Friday, March 9, 2012

Thank you, Ms. K. Jacobson!

I concur wholeheartedly with the young Ms. K. Jacobson and congratulate her on her neighborhood garbage sorting quest in order to see firsthand the organic matter that could have been recycled!
It is strange how sometimes a person’s garbage canister speaks more clearly about ecology than the person itself, isn’t it?

We live in a society that is not really very efficient, as it generates thousands of tons of trash and garbage daily on a global scale. To prove our point, all we need do is make our casual, weekly shopping trip to the grocery store. Once we get back home and start putting everything away in its place after unpacking, unwrapping and removing the actual product, we can clearly see that we’re left with a rather considerable mound of either paper, plastic, cardboard, metal or a combination of all, most of it perfectly suitable for recycling. The staggering statistics really begin to add up when that single example of casual shopping is multiplied by the millions of people who are doing exactly the same thing.

But wait!... I haven’t even gotten to the forgotten groceries stashed away at the back of the vegetable bin, such as the mushy celery, the wrinkled-up kiwi fruit we bought two weeks ago, the flaccid carrots, the mummified orange with its greenish patches, or the bunch of parsley on the verge of life support!
Chances are, that we’ll simply gather up the dead greens and toss them in the kitchen’s trash can and be done with it, right?

Unfortunately, yes.

In my particular case my business generates quite a considerable amount of waste paper, primarily letter-size sheets and envelopes. The next greatest amount comes through what I call “recyclable mail”, such as announcements, catalogs, unsolicited mail, occasional periodicals and such. From the domestic side, there are quite a few cans, plastic and glass bottles, plastic shopping bags and cardboard boxes, all usually coming from the now-depleted staples. Happily, though, I can say that my blue recycling canister fills up almost three times as fast as my trash canister and I only pull it to the curb on collection days once every two weeks. That makes for efficient collection as well as fuel savings.

Let’s not forget that another one of the major culprits of these titanic tons of trash, are the manufactured goods that cannot be repaired and therefore must be discarded entirely and a new one purchased to replace it. Examples of it, are the millions of perfectly good writing pens that after running out of ink, are simply thrown away because replacement ink cartridges are not available for them. The same happens with disposable lighters, cell phones, computers and similar items that we are forced to throw away because the manufacturers rather sell you a whole new replacement item rather than make replacement parts for it. The modern automotive industry is a good example of that.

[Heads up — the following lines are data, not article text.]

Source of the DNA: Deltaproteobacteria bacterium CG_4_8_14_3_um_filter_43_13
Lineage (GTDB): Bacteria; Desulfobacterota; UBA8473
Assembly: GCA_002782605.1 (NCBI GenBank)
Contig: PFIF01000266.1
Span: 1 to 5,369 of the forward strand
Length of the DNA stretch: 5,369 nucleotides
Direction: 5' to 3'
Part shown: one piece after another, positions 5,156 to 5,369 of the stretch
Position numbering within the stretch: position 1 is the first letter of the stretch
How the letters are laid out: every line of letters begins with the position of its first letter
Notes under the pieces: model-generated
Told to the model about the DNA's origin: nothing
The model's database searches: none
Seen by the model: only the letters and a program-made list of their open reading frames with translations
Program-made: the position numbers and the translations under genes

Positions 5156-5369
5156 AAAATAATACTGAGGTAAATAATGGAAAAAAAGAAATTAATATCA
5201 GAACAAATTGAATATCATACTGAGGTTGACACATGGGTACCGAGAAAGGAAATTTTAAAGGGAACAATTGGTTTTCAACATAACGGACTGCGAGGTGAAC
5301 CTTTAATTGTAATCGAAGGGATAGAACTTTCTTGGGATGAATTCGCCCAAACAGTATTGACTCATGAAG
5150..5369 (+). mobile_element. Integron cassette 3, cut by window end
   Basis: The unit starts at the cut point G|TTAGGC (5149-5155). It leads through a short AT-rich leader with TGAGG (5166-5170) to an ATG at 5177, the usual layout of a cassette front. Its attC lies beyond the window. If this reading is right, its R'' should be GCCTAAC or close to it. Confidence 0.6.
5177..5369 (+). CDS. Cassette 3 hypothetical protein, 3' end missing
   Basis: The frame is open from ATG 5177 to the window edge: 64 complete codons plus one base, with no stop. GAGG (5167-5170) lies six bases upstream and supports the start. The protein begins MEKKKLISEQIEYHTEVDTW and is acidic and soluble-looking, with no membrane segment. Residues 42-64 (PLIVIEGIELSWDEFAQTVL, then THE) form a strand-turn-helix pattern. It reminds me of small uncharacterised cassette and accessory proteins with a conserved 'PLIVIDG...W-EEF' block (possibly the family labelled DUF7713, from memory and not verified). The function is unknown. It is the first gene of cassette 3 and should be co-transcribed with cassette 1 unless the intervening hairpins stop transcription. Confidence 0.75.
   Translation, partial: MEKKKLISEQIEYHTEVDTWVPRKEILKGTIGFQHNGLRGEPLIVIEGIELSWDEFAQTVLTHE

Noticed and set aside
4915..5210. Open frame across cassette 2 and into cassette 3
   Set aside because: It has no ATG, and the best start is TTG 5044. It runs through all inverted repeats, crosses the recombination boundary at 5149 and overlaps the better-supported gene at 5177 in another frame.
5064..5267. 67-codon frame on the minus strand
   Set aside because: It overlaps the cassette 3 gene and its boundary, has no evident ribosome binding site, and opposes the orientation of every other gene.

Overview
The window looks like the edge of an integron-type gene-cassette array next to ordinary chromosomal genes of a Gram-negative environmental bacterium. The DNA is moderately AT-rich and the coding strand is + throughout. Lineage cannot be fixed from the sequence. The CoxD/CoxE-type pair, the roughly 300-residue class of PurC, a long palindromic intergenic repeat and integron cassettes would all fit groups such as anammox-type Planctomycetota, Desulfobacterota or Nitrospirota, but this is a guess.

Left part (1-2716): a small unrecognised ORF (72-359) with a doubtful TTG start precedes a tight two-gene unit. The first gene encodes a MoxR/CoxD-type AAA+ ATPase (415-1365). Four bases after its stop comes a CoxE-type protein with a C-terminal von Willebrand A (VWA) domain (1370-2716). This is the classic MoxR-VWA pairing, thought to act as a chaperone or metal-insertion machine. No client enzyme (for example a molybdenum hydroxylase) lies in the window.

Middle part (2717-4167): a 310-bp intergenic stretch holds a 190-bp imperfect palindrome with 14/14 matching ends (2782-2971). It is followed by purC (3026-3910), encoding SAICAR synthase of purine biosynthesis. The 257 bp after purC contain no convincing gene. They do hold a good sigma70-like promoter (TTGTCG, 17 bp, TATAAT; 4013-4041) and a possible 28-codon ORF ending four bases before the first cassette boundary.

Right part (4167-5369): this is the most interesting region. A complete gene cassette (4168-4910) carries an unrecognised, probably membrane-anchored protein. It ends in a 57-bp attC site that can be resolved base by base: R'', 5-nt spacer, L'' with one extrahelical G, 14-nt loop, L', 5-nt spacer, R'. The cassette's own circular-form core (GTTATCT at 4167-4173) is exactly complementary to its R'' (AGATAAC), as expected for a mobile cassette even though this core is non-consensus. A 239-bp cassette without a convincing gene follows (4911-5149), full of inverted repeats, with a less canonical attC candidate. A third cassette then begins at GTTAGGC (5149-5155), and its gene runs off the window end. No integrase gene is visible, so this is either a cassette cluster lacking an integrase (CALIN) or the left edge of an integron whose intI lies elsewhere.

I prefer to believe that we must educate ourselves in rethinking the ways in which future trash and garbage are NOT created, rather than how they are disposed. Going back to the organics, I am grateful that we do have those green canisters into which we can place and safely keep organic material until collection day. Let’s not complain too much about the smell, because when I lift the lift the lid of my trash canister, the whiff could knock me over, especially during the summer months, so I think it’s a very small price to pay, considering the alternative.

Thank you, Ms. K. Jacobson for your very stimulating and important article!


Thursday, March 8, 2012

A instancia de la mamá que quiere ser escritora, mi hija redactó este articulo para Welcome Home, un periodico mensual que se publica en nuestra zona.

Get on the Green Bandwagon
By K. Jacobson
I was very pleased to hear that our neighborhood would be part of the City of San Antonio’s field trial efforts to collect and process organic garbage. I knew first hand how helpful this program could be in our community because during my freshman year, my school science fair project was to find out whether people were truly recycling.
As part of my project, I looked into people’s garbage to gather data. For six weeks, I collected bags and sorted their contents. My findings were rather surprising. The organic material, including fruit and vegetable peels, spoiled produces, tea and coffee grinds, soiled paper towels, cereal boxes and shredded paper accounted for over 40% of the total garbage sample. (Figure 1)